Face It - Week 2 Update

Face It is a mobile application that detects a person's facial structure as well as information about the person’s lifestyle and current trends, and utilizing that data, recommends the user a hair/beard style.

For this Early Innovation Project, our goal is to have the user scan his face to determine a face shape and then use this face shape along with other personal information such as information about the person’s hair and lifestyle to come up with personalized hair and beard style recommendations.

Over the first two weeks, we identified the various stages of development for the project. The stages include creating a user Interface design, a preference selection algorithm, a facial detection algorithm, and a trained convolutional neural network.

There is a User Interface building stage where our team will be using Android Studios, as we plan to make this an Android application. We have started the process of building the UI and are putting the final touches. Our UI will consist of three main screens: The face detection screen with the front-side camera, the preferences screen where the user input information about themselves and then, the final output screen which will have a list of recommended hair/ beard styles for the user. We will then integrate our UI with our code, which will consist of the facial shape detector and an algorithm to determine a matching set of hair/beard styles based on the person’s determined and selected preferences.

We will be asking the user various questions including the texture of their hair, the thickness of their hair, if they want to highlight their facial features, if they want facial hair and what kind of lifestyle they live. We will provide users with hair style recommendations based on each user’s specific answers. During our research, we realized that certain characteristics of an individual such as face shape, hair texture, hair thickness, and facial features are complementary to certain hair styles. At the moment, we are manually determining recommendations for every combination of characteristics. As the project progresses, we plan to create a neural network (CNN) which can read the latest fashion articles, understand them, and provide users personalized recommendations.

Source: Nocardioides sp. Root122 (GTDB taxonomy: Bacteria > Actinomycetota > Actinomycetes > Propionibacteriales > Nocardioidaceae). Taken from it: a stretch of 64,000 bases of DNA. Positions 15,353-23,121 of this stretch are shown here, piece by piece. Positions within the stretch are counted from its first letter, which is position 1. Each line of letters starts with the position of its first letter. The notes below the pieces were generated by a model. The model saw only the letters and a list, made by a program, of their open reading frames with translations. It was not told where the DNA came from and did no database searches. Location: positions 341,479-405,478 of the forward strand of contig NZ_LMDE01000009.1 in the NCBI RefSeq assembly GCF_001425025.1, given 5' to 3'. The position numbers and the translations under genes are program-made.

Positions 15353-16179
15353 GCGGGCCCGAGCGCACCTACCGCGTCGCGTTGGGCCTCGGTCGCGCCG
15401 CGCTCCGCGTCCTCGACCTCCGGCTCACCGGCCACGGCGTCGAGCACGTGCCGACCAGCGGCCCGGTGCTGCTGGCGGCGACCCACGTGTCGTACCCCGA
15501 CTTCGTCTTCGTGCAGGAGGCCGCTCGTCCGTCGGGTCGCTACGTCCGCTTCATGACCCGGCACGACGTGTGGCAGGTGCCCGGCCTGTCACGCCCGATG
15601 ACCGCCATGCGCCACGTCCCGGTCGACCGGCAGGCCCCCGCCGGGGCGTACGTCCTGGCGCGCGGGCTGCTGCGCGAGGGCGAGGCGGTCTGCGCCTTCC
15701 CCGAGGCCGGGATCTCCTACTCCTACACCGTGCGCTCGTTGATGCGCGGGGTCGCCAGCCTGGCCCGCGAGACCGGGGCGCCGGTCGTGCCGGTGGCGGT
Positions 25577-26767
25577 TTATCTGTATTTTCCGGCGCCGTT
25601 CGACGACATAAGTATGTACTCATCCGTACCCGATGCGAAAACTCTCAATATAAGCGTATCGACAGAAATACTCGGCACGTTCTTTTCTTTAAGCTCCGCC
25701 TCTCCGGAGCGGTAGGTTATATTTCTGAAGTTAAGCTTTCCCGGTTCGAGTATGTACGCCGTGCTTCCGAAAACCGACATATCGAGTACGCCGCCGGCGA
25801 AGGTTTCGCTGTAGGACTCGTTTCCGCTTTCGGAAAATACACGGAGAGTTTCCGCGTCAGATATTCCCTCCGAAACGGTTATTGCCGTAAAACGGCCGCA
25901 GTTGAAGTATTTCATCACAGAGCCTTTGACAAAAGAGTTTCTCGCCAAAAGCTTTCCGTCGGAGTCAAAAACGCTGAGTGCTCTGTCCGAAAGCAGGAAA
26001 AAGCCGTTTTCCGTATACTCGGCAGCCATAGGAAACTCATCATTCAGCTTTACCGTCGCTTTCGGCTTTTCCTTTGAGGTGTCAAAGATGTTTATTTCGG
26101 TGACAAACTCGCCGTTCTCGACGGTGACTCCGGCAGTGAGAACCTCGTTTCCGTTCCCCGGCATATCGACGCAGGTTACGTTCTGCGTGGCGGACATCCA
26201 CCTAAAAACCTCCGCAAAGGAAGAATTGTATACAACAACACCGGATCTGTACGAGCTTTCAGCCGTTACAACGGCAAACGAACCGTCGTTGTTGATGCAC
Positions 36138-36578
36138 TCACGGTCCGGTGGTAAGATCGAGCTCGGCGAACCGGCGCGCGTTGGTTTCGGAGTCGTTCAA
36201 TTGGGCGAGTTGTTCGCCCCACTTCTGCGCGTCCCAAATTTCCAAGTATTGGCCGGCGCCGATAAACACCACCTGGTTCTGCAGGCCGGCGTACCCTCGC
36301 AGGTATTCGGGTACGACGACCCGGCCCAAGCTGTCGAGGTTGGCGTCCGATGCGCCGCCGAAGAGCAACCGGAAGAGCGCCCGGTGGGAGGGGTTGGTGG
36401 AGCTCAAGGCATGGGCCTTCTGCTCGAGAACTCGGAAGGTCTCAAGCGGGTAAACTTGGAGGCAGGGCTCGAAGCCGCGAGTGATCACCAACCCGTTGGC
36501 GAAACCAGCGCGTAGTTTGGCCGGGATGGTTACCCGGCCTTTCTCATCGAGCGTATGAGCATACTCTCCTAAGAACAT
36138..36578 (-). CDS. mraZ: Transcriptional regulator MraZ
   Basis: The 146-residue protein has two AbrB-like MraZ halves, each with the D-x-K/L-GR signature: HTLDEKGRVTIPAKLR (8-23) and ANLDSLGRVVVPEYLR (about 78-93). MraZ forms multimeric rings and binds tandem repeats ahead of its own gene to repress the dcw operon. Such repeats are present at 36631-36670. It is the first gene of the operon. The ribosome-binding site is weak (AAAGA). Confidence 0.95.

There is also the facial detection stage where we will be using the OpenCV library to recognize a person’s face in real-time. This will be done by using the Haar-Cascade Frontal Face Classifier along with the user’s front facing camera. A list of Haar-Cascade Classifiers can be found here:http://alereimondo.no-ip.org/OpenCV/34/.  The algorithm for this is complete and will be integrated into the UI soon. As of right now, the app can detect a person’s face from a computer webcam. We need to migrate this to a mobile version and have the image of the face be sent to our CNN in real time.

After we detect a person’s face, we will have to use machine learning to determine the person’s face shape, to factor it into the final recommendations. We have been doing extensive research on machine learning functions and procedures. For detecting face shape, we will be using a CNN which is a subcategory of machine learning. A convolutional neural network, is an algorithm, that after being trained on a copious amount of images (in this case - face shapes), can see a brand new image and determine what type of image it is based on the trained dataset. This process occurs by having the algorithm break up the image into pixels and by creating various hidden layers by pooling the pixels together and using the dot-product to find distinct features in each image. The activation function used to perform this task is the Rectified Linear Unit or ReLu for short.  In order for us to create this type of neural network, we will be using a Linux Operating System, specifically on Ubuntu, along with Python 3.5.2 and TensorFlow. We will also be using a Xeon Phi Cluster to efficiently train our dataset with images we will gather from Google.

While doing research we came across various examples that we would like to emulate. One being the CNN built for the MNIST dataset that detected handwritten numbers. In this example, the neural network was trained on various images and angles of handwritten numbers and it was successfully able to detect a new handwritten number that it was given. A neural network called AlexNet was awarded first place during the Large Scale Visual Recognition Challenge (ILSVRC) in 2010 for creating a very efficient neural network to do these identifications and we would like to do something similar. The papers and explanations for the AlexNet can be found here:http://www.cs.toronto.edu/~fritz/absps/imagenet.pdf.

We have also done some experimentation with Google’s premade Inception v3 CNN, using a process called transfer learning where you basically just add and re-train the last layer of a pre-trained CNN. We used this model and re-trained the last layer to recognize face shapes and received an average accuracy of about 60%. This was a good way to test to see if this process is doable and it is! Using the data from the MNIST CNN and the Inception v3 model, we plan to create our model and trained dataset.

We’ve made good progress so far. Next we plan to create and train our own convolutional neural network using the Xeon Phi Cluster and combining it with our facial detector. We then plan to serve our neural network using TensorFlow’s serving guide. We also plan to have our UI fully designed and created as well.

We are very excited to work on this project for the next few weeks to see our idea come to life!

Continue with Week 4 Update

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